Student-driven Triathlon Benefits Hoya Clinic
Posted in GUMC Stories
APRIL 11, 2014 — Thirty-two competitors swam, biked and ran for a cause during the 14th annual IronMed Charity Triathlon, which raised more than $10,000 to benefit the Hoya Clinic (new window). The triathalon and a 5K run were held on Georgetown’s campus April 6.
The Hoya Clinic is a Georgetown student-driven clinic that provides free primary health care to Washington’s homeless and uninsured population. Because it is run by Georgetown medical students, they feel very connected to this fundraising event that supports it, says Jessica Howard (M’16), co-coordinator of IronMed.
“The Hoya Clinic forms such an iconic part of each medical student’s experience here at Georgetown, and is truly a reflection of cura personalis, or care for the whole person,” says Howard. “Keeping the clinic open is not only important for the people it serves, but also to help train the Georgetown medical students to become the best clinicians they can be.”
Race day events included the individual sprint triathlon, the team triathlon and the IronMed 5K run. Triathlon competitors completed a 750-meter swim, a 12-mile bike ride and a 5k run. The teams consisted of three athletes each, and each athlete completed one leg of the race.
A Cause to Believe In
This is the second year that Howard and her fellow co-coordinators Sean Mofidi (M’16) and Susan Walters (M’16) have been involved with IronMed; last year they served on the planning committee and helped solicit donations for prizes and gift certificates for the top racers in each category.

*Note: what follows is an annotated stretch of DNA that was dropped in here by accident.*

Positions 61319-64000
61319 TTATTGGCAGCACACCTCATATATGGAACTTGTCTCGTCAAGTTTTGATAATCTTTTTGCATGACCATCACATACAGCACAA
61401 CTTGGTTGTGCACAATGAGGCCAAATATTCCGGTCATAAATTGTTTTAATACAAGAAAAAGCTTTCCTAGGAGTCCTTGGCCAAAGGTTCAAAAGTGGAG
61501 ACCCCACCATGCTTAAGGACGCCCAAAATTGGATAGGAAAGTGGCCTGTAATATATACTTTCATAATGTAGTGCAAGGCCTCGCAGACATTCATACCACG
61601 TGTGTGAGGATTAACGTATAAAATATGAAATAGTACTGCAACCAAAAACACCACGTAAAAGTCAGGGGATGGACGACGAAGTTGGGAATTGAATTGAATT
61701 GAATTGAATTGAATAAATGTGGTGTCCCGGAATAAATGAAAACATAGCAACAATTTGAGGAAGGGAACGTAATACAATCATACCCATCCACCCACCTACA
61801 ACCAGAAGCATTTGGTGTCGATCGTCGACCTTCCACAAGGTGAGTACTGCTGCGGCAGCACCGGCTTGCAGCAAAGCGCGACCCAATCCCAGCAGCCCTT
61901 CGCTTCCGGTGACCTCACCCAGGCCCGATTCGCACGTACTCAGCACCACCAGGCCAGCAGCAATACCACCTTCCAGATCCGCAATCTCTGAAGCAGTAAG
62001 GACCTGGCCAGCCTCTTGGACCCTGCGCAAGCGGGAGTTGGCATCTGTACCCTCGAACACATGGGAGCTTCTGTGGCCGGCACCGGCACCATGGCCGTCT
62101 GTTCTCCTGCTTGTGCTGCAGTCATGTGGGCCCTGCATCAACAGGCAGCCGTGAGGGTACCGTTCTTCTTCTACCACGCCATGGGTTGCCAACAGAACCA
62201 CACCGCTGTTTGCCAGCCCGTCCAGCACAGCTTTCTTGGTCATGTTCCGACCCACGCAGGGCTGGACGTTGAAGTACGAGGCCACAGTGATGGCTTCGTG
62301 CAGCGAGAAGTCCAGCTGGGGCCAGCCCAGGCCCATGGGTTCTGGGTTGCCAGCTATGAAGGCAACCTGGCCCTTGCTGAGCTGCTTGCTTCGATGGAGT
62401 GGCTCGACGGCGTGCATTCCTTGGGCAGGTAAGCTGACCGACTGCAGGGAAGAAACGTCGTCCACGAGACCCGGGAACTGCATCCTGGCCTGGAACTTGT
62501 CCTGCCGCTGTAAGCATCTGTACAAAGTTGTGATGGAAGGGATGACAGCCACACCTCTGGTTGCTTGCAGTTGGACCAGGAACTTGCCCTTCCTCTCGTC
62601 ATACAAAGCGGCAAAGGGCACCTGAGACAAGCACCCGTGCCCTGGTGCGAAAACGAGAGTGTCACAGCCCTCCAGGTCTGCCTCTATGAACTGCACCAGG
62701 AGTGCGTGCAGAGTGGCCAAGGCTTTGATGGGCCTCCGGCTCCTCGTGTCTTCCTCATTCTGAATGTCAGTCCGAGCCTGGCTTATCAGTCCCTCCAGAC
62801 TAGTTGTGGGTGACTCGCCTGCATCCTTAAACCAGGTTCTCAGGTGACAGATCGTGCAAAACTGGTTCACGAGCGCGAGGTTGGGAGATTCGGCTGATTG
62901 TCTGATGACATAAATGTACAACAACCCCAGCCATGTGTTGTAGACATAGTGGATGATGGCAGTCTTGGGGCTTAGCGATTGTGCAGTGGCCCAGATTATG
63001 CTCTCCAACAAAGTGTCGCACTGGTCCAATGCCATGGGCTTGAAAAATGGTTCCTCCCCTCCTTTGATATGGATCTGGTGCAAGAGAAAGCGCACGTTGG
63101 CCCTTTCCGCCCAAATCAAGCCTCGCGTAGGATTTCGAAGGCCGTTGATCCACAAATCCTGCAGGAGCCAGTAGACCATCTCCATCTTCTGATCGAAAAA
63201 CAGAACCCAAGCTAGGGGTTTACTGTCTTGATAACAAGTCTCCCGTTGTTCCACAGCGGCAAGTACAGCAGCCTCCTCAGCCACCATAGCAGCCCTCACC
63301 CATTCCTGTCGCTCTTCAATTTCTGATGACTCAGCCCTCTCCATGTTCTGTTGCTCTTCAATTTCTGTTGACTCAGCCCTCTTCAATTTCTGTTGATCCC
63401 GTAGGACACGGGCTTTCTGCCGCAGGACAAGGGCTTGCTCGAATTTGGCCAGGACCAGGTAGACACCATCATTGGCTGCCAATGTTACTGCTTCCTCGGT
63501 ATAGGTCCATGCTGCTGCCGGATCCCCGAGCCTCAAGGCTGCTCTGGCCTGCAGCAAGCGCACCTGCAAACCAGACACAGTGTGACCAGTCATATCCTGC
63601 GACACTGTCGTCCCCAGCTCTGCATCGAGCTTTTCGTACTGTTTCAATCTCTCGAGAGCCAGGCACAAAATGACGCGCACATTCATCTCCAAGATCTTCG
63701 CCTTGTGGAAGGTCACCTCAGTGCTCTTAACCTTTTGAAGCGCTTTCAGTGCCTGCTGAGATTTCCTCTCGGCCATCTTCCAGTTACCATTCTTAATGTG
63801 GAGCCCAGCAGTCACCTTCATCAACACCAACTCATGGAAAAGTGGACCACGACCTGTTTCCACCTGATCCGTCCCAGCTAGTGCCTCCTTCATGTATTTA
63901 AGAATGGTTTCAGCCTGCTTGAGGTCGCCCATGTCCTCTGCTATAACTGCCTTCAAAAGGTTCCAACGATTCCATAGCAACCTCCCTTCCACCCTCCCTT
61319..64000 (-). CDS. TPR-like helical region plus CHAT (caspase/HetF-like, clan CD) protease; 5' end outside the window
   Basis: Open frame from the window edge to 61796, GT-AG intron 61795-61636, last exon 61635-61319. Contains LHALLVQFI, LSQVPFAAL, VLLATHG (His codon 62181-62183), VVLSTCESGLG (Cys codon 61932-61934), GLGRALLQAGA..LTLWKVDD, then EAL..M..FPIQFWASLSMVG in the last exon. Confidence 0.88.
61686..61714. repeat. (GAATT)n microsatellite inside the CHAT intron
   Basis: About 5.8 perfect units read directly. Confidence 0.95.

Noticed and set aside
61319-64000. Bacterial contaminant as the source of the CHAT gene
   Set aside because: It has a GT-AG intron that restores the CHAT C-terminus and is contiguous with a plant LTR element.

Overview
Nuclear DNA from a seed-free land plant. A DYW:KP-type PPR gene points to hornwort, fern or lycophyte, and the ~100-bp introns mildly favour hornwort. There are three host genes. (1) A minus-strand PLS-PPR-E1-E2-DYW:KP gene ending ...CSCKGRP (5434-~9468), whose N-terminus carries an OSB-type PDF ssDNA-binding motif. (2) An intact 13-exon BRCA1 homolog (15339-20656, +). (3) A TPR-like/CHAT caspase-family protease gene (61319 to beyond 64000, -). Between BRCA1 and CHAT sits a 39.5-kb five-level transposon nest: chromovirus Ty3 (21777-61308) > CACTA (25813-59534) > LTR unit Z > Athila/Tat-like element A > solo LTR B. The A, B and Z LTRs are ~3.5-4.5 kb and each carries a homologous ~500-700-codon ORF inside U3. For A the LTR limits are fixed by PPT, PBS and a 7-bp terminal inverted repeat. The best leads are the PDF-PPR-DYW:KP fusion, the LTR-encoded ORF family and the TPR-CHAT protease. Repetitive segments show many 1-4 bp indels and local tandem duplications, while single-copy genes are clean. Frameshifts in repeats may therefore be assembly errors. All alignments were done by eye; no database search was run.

“We all came to love the Hoya Clinic early on during our first year in medical school,” says Mofidi. “It’s a special place and knowing that IronMed was created to benefit the Hoya Clinic was a key factor in our decision to become involved with it.”
Also, the event promotes health and wellness, and that’s what the Hoya Clinic is all about, she adds.
The Hoya Clinic
The funds raised are used to purchase items and implement programs that benefit the care provided to the Hoya Clinic’s patients. A portion of the funds goes toward the Hoya Clinic Longevity Fund. This fund ensures that Georgetown medical students, nurses and physicians can continue to provide necessary care to an underserved patient population in D.C.
Volunteer physicians, nurses and medical students from Georgetown’s School of Medicine and MedStar Georgetown University Hospital staff the nonprofit clinic, located in southeast D.C.
By Sarah Reik